Numbers tell: Half a year into the Supreme Court verdict in February 2020, the forces proclaimed that 70 per cent of women were eligible for permanent commission   -  RV MOORTHY

 

Apart from stretching the sentence enforcement deadline from May 2020 to September 2020 after a series of extensions, the force erected four additional provisions that women officers must now clear for a PC. All of these arrived as blanket policies introduced post-judgment. Save for the Junior Command Course (JCC), three of these relate to physical fitness. These are: The SHAPE-1 category demand, passing the Battle Physical Efficiency Test (BPET), and undertaking an AE (Adequately Exercised) tenure for a minimum of two years.

Many women officers point out the new criteria would inevitably keep women from gaining permanent tenures. Subsequently, they challenged it in the Supreme Court last December, citing that a third of women awaiting their PC are over 40 years of age. To demand that they all be in SHAPE-1 category, undertake JCC, BPET, and AE tenures all over again, when no such criteria applied to their male counterparts, is gender-based discrimination.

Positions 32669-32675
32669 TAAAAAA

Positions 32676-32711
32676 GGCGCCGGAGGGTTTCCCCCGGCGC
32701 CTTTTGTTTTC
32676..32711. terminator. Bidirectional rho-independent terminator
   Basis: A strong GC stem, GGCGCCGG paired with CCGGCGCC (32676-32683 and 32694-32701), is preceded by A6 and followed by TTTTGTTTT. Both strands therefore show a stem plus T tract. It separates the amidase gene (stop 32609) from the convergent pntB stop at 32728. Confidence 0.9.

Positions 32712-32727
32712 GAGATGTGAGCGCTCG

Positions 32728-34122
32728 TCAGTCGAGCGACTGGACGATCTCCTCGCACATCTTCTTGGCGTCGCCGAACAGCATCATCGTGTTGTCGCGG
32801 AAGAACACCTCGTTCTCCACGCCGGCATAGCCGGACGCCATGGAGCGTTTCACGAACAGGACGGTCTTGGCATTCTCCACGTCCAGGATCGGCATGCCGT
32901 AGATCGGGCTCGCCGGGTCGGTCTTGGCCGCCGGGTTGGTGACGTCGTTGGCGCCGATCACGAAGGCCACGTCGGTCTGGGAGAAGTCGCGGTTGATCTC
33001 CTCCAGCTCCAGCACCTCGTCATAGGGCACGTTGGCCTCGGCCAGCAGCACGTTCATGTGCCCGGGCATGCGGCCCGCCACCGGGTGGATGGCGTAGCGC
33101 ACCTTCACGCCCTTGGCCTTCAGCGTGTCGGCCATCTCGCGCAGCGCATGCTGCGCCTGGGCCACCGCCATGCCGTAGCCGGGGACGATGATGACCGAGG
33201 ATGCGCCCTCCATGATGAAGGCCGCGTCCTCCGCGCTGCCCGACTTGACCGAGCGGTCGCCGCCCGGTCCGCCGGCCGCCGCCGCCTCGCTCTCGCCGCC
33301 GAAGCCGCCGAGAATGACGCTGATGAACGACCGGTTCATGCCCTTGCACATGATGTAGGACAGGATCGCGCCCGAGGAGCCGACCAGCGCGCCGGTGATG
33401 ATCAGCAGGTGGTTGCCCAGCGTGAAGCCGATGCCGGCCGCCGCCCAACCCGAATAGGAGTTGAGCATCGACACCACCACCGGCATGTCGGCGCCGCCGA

In its defence, the army maintains that lowering physical standards for women would lead to “catastrophic results for the nation’s security and sovereignty” and that women are seeking special treatment. This raises pertinent questions — are all men who have PC but are not currently in SHAPE-1 category undermining the nation’s security? It is worth debating how or to what extent women would undermine national security, considering they are still not allowed to take up combat roles.

What’s on the line?

Following SC’s statement earlier this week that it cannot entertain “individual grievances” and modify the 2020 verdict, it is worth recalling what is on the line for women officers and why PCs are central to removing structural gender discrimination in the armed forces.

For one, access to PC equals job security. Commander Sumita Balooni, the ex-Navy officer who is one of the five women who petitioned the apex court, said that before anything else, a PC stands for the assurance that women won’t be left unemployed without benefits despite serving for many years.